Home to witches and spirits, would you dare to visit Pendle Hill?


Ten people were executed in the 1612 Lancashire witch trials – also known as the Pendle Hill witch trials. These now legendary events have scarred the landscape of supernatural history. Not to mention the effect the violence and tragedy meted out to those accused of sorcery, and later killed, had on the many victims. King James I made England’s paranoia over witchcraft immeasurably worse by publishing a book, Daemonologie (1597), that urged people to prosecute supporters and practitioners of witchcraft. He firmly believed the threat was real and was living in fear, particularly after the aftermath of Guy Fawkes’ failed gunpowder plot, which had aimed to assassinate the monarch by blowing up Parliament’s House of Lords in 1605.


The Pendle Witch Trial kicked off with one of the accused women – Alizon Device. Travelling on the road and begging, Alizon asked a pedlar named John Law for some pins. When he refused, Alizon cursed him – and, soon after, John Law suffered a stroke. The event was brought before Justice Nowell, to whom Alizon confessed she’d actually bewitched Law… She also accused her grandmother, ‘Old Demdike’ (a woman in her 80s, who ended up being incarcerated and dying in a dungeon before the trial) and members of the Chattox family, along with others, of witchcraft.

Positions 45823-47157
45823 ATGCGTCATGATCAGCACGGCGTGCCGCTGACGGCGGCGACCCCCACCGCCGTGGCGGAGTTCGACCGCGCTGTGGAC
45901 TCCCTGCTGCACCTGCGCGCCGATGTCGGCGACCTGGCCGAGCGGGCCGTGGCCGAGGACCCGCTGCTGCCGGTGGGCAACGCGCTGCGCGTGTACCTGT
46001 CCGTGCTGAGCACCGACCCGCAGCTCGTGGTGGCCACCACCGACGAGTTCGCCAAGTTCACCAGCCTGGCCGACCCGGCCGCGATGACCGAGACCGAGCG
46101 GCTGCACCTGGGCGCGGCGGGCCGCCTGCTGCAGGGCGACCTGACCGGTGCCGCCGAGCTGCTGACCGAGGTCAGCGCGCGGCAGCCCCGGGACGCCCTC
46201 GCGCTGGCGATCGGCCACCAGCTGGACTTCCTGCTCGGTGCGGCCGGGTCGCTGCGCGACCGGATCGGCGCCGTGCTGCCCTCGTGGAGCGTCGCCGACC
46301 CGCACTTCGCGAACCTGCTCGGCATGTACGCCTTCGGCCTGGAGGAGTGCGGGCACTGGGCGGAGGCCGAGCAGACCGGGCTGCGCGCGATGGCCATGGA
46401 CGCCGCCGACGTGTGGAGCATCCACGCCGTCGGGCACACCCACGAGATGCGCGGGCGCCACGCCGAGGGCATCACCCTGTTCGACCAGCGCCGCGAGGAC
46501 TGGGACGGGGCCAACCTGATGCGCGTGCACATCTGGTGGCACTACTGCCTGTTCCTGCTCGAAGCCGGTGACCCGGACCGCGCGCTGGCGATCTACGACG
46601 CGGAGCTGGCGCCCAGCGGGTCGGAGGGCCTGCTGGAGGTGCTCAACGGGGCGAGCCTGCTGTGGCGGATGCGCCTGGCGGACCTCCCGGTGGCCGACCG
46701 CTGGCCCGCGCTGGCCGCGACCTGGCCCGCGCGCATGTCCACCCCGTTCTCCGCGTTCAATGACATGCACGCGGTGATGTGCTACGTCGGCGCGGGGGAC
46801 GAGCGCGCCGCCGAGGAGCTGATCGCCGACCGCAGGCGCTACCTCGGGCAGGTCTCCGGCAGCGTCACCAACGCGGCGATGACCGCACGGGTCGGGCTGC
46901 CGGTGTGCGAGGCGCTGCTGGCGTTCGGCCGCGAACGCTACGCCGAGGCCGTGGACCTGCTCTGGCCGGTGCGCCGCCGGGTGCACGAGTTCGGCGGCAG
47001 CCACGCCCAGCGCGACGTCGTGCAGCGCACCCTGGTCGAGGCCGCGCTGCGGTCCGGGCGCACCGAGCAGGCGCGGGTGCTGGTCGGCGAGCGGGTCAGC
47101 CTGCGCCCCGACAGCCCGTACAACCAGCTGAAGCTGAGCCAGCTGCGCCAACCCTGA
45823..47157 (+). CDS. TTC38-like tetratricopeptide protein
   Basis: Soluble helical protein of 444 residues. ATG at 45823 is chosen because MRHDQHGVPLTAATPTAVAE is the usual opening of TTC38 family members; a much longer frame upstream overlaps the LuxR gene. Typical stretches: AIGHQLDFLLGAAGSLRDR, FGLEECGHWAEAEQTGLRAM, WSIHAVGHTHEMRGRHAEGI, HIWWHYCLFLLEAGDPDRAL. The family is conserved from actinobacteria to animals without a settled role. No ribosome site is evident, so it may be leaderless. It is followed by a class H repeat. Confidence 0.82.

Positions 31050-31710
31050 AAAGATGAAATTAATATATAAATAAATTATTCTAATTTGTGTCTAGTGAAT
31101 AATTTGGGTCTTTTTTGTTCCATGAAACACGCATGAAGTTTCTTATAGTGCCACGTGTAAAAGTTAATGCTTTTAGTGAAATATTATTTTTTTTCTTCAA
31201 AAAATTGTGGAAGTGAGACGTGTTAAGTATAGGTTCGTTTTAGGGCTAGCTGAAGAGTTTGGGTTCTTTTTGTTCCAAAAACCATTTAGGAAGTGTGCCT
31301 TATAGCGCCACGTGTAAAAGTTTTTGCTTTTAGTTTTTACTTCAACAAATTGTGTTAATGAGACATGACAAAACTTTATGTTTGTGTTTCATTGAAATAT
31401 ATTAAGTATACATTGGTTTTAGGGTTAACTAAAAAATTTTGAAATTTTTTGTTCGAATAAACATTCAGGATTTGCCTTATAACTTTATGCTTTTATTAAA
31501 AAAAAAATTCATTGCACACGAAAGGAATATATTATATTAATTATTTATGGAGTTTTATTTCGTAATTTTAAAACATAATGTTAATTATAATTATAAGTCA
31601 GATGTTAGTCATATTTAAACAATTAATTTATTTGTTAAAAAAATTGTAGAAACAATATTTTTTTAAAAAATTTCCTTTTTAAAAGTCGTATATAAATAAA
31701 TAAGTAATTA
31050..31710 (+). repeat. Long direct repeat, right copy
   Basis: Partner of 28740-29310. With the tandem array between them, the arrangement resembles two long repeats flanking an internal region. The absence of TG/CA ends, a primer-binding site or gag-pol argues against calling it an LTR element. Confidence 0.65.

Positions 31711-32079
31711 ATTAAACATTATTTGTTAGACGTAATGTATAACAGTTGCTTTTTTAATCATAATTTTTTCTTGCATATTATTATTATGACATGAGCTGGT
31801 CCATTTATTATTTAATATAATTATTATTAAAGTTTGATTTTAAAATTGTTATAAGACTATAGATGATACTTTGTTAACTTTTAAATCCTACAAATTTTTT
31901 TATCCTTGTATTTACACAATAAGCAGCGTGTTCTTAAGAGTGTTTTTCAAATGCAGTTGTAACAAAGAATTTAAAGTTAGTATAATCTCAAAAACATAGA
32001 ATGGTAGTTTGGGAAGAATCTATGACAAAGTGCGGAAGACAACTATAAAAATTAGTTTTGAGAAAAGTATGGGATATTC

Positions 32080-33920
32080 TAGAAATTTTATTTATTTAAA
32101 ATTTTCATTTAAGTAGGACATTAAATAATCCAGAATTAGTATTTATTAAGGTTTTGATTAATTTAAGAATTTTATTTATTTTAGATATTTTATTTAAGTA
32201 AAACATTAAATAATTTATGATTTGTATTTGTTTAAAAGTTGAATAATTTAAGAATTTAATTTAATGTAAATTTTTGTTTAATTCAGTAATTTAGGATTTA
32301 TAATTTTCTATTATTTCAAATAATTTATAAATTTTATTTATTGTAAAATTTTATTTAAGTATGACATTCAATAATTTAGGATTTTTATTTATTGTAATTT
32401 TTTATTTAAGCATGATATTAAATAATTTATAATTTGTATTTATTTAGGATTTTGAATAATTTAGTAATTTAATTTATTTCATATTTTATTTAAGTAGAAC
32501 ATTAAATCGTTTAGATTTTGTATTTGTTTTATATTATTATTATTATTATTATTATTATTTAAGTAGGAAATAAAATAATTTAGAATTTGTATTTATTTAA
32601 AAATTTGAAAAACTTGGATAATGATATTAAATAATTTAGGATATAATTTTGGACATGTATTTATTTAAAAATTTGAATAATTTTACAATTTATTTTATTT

One of the women arrested was Alice Nutter – a staunch Catholic. The 10 accused were executed by hanging. Confused memories, hearsay and superstition led to the prosecutions – and the damning evidence of 9-year-old child, Jennet Device, against her whole family.




Today, Lancashire’s Pendle Hill – once treated as a wild, lawless area that had a high incidence of violence – has a reputation for being heavily haunted, leaving visitors shaken and even physically harmed by the attentions of malevolent spirits. The atmospheric and dramatic countryside only add to the mystery of the site in the area where the so-called Pendle Witches used to reside.

Investigators have been strangled, had breathing difficulties, been possessed and glasses and tables have been smashed. But still, many make the pilgrimage to the site on Halloween. Tynedale Farm is said to be where the ‘witches’ used to regularly meet, and has been the subject of paranormal investigations.

Would you go ghost-hunting up on Pendle Hill?